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January 5, 2007

In praise of student sentencing scholarship

One joy of specializing in sentencing law and policy is that law students can (and often will) effectively cover important issues in notes and other student scholarship.  A good example comes from the latest Columbia Law Review, where this note is addresses "Advisory Sentencing and the Federalization of Crime: Should Federal Sentencing Judges Consider the Disparity Between State and Federal Sentencing Under Booker?" 

This CLR note on Booker is not yet on-line, but in the meantime I recommend everyone make sure they've read this student note from April's Harvard Law Review entitled "A Matter of Life and Death: The Effect of Life-Without-Parole Statutes on Capital Punishment."  In our debate over the New Jersey death penalty report (highlights here and here), Karl Keys reminded me of this piece; a re-read confirmed my recollection that it is a strong and important work.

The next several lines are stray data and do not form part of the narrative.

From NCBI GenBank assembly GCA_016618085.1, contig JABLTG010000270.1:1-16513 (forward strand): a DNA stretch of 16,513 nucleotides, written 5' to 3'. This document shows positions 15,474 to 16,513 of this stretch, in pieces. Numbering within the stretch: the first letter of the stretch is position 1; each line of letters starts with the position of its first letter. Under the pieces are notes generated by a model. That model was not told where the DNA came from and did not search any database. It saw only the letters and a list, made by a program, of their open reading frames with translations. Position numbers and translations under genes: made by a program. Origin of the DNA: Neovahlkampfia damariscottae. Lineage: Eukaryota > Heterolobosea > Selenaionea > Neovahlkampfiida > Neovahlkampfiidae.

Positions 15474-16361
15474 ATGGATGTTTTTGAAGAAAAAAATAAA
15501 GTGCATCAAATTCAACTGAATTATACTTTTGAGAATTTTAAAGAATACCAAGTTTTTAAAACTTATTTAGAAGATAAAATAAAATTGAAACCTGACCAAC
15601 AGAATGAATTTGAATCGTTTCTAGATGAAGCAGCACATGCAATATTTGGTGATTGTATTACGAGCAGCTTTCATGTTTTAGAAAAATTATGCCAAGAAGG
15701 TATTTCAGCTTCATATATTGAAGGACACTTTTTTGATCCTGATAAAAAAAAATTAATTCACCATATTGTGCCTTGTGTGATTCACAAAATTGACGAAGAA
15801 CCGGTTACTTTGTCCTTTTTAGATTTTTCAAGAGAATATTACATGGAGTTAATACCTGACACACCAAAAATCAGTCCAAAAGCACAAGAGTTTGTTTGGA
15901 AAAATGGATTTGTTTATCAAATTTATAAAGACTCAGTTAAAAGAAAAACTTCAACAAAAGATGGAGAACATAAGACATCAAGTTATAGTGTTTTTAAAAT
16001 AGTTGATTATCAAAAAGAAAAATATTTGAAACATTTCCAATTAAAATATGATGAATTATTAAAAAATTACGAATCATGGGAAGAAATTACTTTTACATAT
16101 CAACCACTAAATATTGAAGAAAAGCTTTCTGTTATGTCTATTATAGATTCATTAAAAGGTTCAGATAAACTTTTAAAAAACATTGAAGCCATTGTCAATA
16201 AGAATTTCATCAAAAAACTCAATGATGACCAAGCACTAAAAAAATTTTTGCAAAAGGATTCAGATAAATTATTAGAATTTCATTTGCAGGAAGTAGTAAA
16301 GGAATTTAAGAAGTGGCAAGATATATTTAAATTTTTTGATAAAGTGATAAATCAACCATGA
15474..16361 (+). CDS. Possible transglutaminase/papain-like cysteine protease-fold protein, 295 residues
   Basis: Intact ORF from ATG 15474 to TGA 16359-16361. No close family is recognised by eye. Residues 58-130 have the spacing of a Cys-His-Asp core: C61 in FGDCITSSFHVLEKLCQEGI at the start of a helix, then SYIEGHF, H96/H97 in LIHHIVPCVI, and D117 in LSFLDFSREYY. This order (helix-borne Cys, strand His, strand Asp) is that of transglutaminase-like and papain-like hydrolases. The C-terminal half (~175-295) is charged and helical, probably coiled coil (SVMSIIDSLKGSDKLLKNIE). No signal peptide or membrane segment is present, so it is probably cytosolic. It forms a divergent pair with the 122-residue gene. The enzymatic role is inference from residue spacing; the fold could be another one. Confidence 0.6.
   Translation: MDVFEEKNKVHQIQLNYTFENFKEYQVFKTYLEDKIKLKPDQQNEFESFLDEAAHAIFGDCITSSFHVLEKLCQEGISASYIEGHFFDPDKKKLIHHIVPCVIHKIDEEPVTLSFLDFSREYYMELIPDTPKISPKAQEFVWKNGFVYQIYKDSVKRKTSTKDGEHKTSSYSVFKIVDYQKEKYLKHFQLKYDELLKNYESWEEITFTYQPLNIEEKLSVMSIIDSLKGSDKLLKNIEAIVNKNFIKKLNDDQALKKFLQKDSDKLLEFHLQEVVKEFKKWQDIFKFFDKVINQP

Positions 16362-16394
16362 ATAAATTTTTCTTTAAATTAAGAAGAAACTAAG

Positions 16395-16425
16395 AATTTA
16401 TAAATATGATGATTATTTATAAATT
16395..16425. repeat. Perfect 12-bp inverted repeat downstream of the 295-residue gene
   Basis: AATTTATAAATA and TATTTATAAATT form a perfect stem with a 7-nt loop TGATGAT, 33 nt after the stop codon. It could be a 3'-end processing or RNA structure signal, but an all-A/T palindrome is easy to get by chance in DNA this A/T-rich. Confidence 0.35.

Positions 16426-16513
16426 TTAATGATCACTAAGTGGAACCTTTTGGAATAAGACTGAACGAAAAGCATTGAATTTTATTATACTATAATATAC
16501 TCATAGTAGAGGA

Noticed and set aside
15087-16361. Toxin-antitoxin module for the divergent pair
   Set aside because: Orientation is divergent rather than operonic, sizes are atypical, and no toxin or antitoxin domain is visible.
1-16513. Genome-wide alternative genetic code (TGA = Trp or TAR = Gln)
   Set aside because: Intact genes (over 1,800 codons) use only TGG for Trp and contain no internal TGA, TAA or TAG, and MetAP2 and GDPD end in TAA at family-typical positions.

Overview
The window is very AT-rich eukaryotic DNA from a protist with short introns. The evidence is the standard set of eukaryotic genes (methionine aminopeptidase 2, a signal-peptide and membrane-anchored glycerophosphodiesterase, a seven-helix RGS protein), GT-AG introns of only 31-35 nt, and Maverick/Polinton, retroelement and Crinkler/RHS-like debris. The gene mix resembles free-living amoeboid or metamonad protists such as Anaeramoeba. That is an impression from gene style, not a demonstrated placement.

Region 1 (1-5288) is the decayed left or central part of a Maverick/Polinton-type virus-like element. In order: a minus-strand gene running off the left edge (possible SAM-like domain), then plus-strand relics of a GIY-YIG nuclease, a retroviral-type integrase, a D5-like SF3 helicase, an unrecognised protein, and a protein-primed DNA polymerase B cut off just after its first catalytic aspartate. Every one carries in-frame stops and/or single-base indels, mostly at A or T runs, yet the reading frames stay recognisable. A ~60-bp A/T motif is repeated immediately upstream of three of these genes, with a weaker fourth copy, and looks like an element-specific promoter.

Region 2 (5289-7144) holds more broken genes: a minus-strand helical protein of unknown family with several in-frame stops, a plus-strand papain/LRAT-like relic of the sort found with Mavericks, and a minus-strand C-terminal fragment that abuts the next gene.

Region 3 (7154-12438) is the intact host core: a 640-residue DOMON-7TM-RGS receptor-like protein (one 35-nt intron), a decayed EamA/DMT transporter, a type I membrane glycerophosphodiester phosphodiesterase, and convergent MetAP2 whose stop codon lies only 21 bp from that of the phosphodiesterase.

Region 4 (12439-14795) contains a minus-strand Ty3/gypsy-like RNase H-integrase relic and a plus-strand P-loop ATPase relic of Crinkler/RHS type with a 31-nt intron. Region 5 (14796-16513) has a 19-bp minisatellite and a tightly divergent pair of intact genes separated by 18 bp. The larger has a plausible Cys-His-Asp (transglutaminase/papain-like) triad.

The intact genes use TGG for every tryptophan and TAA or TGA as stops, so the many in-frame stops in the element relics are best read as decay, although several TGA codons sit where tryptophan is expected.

I encourage law students to keep picking sentencing topics for their scholarship; there so many issues that merit attention that few established scholars are exploring.  And, of course, I also encourage students to send me their efforts for highlighting here.

January 5, 2007 at 09:06 AM | Permalink

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Comments

Is the author including 3-strikes regimes in LWOP systems? If so, the conclusion seems flawed:

while the death row population grew by 31%, the population of those incarcerated for life without parole grew by 170%. It is clear that life without parole’s purpose of offering an alternative to the death penalty, has far outstripped its proponents’ goal.

Note at 15.

Posted by: anon | Jan 5, 2007 2:02:34 PM

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